For all you beginner golfers out there who don’t know what an approach shot is, an approach shot is your shot onto the green. A good way to know if your golf game is improving is if you have to keep fixing your golf marks on the green.
Below are some golf approach shot tips:
Instead of aiming right at the flag, you should aim at the middle of the green. More and more greens nowadays are bigger, so you have more room to aim at. By aiming at the flag all the time you’ll more than likely miss your target and end up in the rough, a bunker or even the water hazard.
The main part of your approach shot is your alignment. Instead of focusing on your distance, you should worry about your alignment. Most golfers, including me when I first started don’t focus on their alignment at the driving range, and I think you should. The more I practiced my alignment, the better accuracy I had on the golf course. On the driving range, as I said earlier, don’t worry about your distance, just worry about your alignment. The more you practice your alignment, the better off you’ll be.
Just think about this for a second. When you have an approach shot, and your distance is off, but your alignment is good, more than likely it’s in a safe place, maybe short of the green on the fairway or the fringe. What happens if your distance is good, but your alignment is off? Whether you’re 5 or 10 yards left or right, you’re going to be in trouble.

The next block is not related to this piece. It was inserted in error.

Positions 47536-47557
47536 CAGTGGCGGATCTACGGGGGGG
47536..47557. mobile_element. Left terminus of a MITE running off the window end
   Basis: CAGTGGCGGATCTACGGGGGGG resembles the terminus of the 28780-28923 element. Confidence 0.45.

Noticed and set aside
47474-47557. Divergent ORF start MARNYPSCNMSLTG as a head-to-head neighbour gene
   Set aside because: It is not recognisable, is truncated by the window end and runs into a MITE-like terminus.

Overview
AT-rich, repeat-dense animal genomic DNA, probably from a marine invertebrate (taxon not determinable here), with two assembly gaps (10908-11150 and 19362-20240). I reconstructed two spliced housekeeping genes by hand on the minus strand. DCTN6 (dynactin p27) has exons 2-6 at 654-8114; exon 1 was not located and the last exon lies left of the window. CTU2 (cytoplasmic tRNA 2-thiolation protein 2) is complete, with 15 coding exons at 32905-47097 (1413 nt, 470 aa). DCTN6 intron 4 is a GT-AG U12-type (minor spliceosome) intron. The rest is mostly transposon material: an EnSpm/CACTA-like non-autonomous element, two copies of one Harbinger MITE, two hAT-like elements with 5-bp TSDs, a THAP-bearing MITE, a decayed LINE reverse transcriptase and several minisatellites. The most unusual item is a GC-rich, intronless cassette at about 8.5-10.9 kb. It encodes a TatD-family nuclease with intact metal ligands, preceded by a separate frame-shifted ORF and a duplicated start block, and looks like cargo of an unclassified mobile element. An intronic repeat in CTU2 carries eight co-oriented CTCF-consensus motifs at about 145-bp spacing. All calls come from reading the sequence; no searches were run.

The other key to hitting a great approach shot is to know the course you are playing on. Not only the length of the golf course but also the conditions. A wet golf course isn’t going to play the same way a dry one will. The wind can be a large factor in your approach as the ball is hit high, and with less velocity than a drive.
Understanding the slope of the golf green and fringe is also important if you want to be able to execute a proper approach. Knowing the particulars about the golf course is the only way to make smart choices. You can swing perfectly and still end up with a golf ball in the bunker if you don’t take these things into account. These factors are more important with your approach than any other shot because golf greens are so small. Failing to account for these natural occurrences will cost you valuable strokes on your game regardless of how well you play.
For the different shots, you have the tee shot, the approach shot or feel shot, and the putts. From these three, the tee shot is the one used as the opening shot. Now, if you want the ball from outside the green into the green, you need to use the approach shot or feel the shot. And once the ball is already in the green, you have to switch from approach shot to putts.